The University of South Carolina TRIO Programs

image

We have an obligation and a responsibility to be investing in our students and our schools. We must make sure that people who have the grades, the desire and the will, but not the money, can still get the best education possible.

- Barack Obama

Within student services, it is widely understood that financial aid alone is not enough to support the educational success of students from poor and working class families. Just as the benefits of a college education cannot be measured in financial terms alone, the price of achieving this goal extends well beyond mere dollars and cents. Educational opportunities for low-income and potential first-generation college students not only require financial commitments, but also personal involvement, attention to detail, careful planning, and appropriate knowledge.

For low-income and first-generation college students, TRIO Programs are the personal attention, planning, and knowledge that help strengthen our national and state investments in financial aid. They provide information, service, and guidance that help low-income and potential first-generation college students to manage their financial constraints, strengthen their academic skills, adjust to the environment and culture of the college campus, and set viable goals that lead to graduation and responsible participation in society.

The Federal TRIO Programs were created by the Higher Education Act of 1965 to help low-income Americans enter and graduate from college. Originally just three programs, TRIO has evolved into a network of seven programs and services that support students in middle school, high school, and college undergraduate programs. Adults can also receive assistance with meeting the requirements for college admission and completion. The University of South Carolina has sponsored TRIO Programs for the past 47 years through partnerships with area schools, community agencies, and various departments and offices on campus.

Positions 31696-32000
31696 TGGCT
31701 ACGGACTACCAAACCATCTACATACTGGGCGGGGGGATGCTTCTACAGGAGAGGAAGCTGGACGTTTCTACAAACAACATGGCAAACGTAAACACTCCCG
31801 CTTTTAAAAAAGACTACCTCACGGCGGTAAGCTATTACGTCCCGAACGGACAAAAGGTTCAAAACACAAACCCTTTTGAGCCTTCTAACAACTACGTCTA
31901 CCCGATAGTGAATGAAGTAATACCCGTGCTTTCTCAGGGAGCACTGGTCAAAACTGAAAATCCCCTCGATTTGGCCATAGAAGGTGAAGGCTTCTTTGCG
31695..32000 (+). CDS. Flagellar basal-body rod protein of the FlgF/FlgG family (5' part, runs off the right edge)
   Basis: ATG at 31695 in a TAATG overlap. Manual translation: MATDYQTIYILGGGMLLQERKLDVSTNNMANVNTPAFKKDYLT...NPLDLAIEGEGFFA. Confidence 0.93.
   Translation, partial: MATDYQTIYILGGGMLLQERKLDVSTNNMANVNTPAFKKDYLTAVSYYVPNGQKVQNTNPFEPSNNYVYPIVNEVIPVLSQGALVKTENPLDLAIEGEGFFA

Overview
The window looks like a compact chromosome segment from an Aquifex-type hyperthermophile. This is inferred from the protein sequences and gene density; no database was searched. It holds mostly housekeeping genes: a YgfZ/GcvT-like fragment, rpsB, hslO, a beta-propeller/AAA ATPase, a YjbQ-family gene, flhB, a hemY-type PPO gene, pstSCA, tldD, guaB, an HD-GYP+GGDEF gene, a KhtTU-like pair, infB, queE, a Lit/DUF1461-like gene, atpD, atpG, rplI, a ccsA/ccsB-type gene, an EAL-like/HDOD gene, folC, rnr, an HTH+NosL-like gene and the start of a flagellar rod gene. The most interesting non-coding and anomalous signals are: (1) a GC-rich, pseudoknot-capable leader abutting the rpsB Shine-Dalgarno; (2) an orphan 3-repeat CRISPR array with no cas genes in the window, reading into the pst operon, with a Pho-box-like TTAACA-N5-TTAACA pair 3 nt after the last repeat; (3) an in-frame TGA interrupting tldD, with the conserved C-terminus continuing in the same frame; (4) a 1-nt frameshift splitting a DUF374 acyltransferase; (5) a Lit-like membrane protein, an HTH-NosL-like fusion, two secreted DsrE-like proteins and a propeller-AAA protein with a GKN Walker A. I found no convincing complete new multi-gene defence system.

TRIO at U of South Carolina

Image 1 Upward BoundUSC has sponsored Upward Bound since 1966.The program provides intensive academic and personal support designed to motivate and prepare eligible students for college. Upward Bound serves at least 110 students from 4 high schools in Richland County. It offers a comprehensive set of services that helps participants to complete high school and enter post-secondary education without the need for remediation.
Image 2 Educational Talent SearchThe Educational Talent Search Program serves young people from eighth grade through college enrollment. Talent Search counselors work with students to encourage them to consider college, to ensure that they are enrolled in college preparatory high school courses, and to assist them in completing admissions and financial aid applications.
Image 3 Opportunity Scholars ProgramThe Opportunity Scholars Program (OSP) allows TRIO-eligible freshmen to initiate their college experience within an intentional learning community. Consisting of general education courses, support services, cultural enrichment, and academic guidance by a team of instructors and counselors, the OSP provides a small college environment specifically tailored to the needs of first-generation college students.
Image 3 Educational Opportunity CenterThe University of South Carolina’s Educational Opportunity Center (EOC) is a guidance and information service for adults who wish to re-enter the educational system to complete secondary school requirements and pursue college degrees. The EOC serves at least 2,000 adults each year by collaborating with other agencies and organizations that serve poor and working class adults and families. At least two-thirds of all EOC participants must be both low-income and potential first-generation college students. The goal of the project is to increase the college attendance rates among TRIO-eligible adults.
Image 4 Ronald E. McNair Post-baccalaureate Achievement ProgramThe goal of the TRIO Ronald E. McNair Post-Baccalaureate Achievement Program is to increase the number of Ph.D. recipients from groups under-represented in graduate education. The program prepares TRIO-eligible students for doctoral study through involvement in research and other scholarly activities.